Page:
We drove in silence. We three moderns had agreed without speaking that we shouldn’t discuss things just yet, and Darwin was occupied by the view out the window, which admittedly was spectacular; the summer heat had stripped the volcanoes to the west of the road of their snow cover, but Ruapehu and Ngauruhoe still loomed majestically. I had the feeling he wanted to stop, though whether to look more closely at our surroundings or to vomit I had no idea. James kept vomit bags in the pockets of his car to ease the work of the designated driver, and I stayed alert.
We were coming again into the more verdant terrain north of the Central Plateau, near the southern tip of Lake Taupo, when James suggested I put on a little music.
“You have instruments?” The bewilderment in Darwin’s voice was, I think, only loosely connected to the prospect of our having musical instruments in such a confined space. He’d just seen the service station at Taumarunui, as outlandish a piece of architecture as a Victorian gentleman would ever see, flash past the window at almost inconceivable speed.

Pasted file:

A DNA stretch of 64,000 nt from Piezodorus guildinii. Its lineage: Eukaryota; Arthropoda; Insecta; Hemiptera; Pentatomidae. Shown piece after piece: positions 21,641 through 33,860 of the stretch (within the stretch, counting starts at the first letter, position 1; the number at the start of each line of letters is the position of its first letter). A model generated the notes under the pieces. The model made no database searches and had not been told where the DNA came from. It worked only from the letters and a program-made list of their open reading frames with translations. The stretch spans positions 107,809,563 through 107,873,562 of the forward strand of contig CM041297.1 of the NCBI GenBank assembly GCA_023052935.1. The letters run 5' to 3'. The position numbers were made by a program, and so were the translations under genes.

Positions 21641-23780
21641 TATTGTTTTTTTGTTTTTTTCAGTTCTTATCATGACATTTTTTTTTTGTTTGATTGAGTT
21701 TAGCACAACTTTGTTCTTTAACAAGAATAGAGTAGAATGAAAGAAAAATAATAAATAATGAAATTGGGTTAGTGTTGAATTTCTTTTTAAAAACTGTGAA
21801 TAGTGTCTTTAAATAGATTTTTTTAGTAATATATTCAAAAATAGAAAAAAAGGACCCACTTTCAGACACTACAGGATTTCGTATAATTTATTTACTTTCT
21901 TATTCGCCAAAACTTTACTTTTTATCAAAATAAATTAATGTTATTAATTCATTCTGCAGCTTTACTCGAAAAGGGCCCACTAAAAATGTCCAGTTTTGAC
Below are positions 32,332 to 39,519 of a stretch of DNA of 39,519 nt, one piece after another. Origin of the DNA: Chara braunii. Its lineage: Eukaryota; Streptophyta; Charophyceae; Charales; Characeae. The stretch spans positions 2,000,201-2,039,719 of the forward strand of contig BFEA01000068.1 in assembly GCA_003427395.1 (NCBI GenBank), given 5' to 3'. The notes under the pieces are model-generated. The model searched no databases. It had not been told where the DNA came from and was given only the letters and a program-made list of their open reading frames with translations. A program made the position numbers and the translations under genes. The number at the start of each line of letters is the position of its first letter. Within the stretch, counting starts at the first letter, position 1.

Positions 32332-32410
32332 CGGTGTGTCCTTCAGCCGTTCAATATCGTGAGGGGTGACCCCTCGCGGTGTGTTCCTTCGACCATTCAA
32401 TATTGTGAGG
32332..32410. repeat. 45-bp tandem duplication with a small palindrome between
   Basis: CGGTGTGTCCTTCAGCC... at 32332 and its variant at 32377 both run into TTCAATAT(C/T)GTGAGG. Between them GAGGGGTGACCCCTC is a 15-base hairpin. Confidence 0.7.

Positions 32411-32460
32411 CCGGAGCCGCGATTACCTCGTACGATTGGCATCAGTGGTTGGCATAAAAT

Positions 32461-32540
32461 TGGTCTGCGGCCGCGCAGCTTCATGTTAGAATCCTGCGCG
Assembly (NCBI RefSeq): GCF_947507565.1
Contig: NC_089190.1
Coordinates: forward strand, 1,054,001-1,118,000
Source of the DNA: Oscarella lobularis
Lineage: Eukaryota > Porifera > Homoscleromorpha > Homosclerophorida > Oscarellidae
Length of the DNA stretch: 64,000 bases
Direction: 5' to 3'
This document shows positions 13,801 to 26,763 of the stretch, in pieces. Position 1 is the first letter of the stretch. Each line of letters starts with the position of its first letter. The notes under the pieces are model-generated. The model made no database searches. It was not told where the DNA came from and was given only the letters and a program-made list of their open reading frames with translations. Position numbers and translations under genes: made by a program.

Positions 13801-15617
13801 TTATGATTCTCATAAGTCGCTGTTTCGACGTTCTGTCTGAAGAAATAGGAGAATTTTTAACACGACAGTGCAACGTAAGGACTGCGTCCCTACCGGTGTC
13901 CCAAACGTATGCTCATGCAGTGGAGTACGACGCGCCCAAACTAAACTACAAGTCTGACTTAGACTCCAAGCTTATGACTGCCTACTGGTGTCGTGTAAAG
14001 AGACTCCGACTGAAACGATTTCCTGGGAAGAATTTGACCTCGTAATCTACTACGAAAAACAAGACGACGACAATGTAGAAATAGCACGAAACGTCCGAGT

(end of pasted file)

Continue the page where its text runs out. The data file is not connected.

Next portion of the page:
“Uh… no. Not really. We… well, it’s going to take a while to explain. Basically we’ve found ways of recording music and then replaying it later.” As I spoke, the strains of Handel filled the car, Alex having selected something that wouldn’t be too shocking to our friend’s sensitivities.
Lake Taupo stretched out before and beside us shortly after that, and the view, coupled with the wonder of being serenaded by an invisible orchestra, was enough to keep him occupied as we wound our way towards the town of Taupo at the northern end of the lake. The rest of us were scared out of our minds, though I’m not sure that’s the right word. It was like being visited by your rich cousins, the ones who know how everything ought to be done, and you’ve been working hard to make your house presentable but still have no idea if you’ve dusted well enough. We joked that we’d been promised jet packs, but with someone from more than a hundred years ago actually sitting there, suddenly I was intimidated, both by how much we had done, and how much we had failed to do. On top of all that, there was the elephant in the room, the thing we couldn’t mention yet, of which Darwin was utterly oblivious.